Although the giant container ship Changci has been rescued from the Suez Canal, she still finds herself trapped because some people think she should pay for the rescue work.
According to the website of Business Insider on the 11th, Egyptian authorities said they would not release the ship unless the owner agreed to pay up to $1 billion in compensation.
According to The Wall Street Journal, Osama Rabie, the head of the Suez Canal Authority, told a local news agency on Thursday: “The ship will stay here until the investigation is completed and the compensation is paid. ” He added: “We hope that an agreement can be reached soon, and once they agree to pay compensation, the ship can leave.”
Rabbi pointed out that $1 billion would include the cost of equipment and machinery for opening the way, as well as the damage caused by the canal itself by errrigation, and pay compensation for about 800 staff who rescued the 200,000-ton ship. As a result of the accident, it eventually caused a large-scale “blockage” of more than 400 ships at both ends of the canal. The owner of the Long Gift also had to pay for the blockade of the canal.
According to the London financial company Revenitiv, the Egyptian government lost $95 million worth of transit fees due to the blockade.
The report pointed out that it was not clear who would pay for Egypt’s compensation claim. The Japanese owner of the ship, Zhengrong Steamboat Company (from Ehime Prefecture, Japan), told the Wall Street Journal that they had not received official information from the Egyptian authorities.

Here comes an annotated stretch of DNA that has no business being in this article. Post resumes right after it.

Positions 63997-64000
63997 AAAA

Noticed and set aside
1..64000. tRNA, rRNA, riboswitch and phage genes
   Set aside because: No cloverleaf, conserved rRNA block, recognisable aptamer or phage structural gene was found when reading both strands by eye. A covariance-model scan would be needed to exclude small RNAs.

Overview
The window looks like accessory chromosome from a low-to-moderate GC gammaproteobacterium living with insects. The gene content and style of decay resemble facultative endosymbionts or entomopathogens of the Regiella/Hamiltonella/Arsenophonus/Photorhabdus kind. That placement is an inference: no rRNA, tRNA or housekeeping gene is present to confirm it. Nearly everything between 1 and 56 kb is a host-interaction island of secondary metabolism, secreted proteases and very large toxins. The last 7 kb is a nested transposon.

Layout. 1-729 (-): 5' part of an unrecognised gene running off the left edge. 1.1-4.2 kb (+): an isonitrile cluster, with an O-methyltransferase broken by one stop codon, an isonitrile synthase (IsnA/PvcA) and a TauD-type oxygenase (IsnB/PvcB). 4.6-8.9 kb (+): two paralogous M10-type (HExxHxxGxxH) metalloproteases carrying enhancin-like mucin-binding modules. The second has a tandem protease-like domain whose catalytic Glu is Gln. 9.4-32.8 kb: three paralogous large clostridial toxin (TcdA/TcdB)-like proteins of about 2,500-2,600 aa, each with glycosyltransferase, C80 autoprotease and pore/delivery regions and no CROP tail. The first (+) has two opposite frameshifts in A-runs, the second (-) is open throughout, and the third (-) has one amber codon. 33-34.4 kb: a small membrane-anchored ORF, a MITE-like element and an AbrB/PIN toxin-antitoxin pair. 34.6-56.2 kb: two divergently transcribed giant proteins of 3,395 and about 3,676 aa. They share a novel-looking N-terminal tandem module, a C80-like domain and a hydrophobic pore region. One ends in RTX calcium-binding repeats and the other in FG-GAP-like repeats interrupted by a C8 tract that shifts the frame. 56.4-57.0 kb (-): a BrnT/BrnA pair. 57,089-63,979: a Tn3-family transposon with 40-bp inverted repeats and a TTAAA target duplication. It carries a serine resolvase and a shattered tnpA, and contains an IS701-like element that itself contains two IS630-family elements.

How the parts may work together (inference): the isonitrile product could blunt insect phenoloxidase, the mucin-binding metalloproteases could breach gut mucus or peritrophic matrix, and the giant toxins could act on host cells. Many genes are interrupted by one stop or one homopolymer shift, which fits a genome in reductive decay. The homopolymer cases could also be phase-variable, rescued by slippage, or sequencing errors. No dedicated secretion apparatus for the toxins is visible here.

And Bloomberg pointed out that Eric Hsieh, general manager of Taiwan’s Evergreen Marine Corporation, said that the company “will not be responsible for delays in the goods” because “cargoes” The delay will be borne by insurance.
At present, Egypt has begun to formally investigate how the ship was initially trapped. It is reported that the “Changci”, the cargo on board and 25 Indian crew members will continue to be moored in Egypt’s Great Bitter Lake until the investigation is completed. Earlier this month, authorities told Business Insider that the ship’s crew was safe and would continue to be paid.
According to CNBC, Rabbi, the head of the Suez Canal Authority, said that although he preferred to settle the compensation problem out of court, he did not rule out the possibility of filing a lawsuit. He said: “We can agree on some kind of compensation, or go to court. If they decide to go to court, then they should seize the ship.”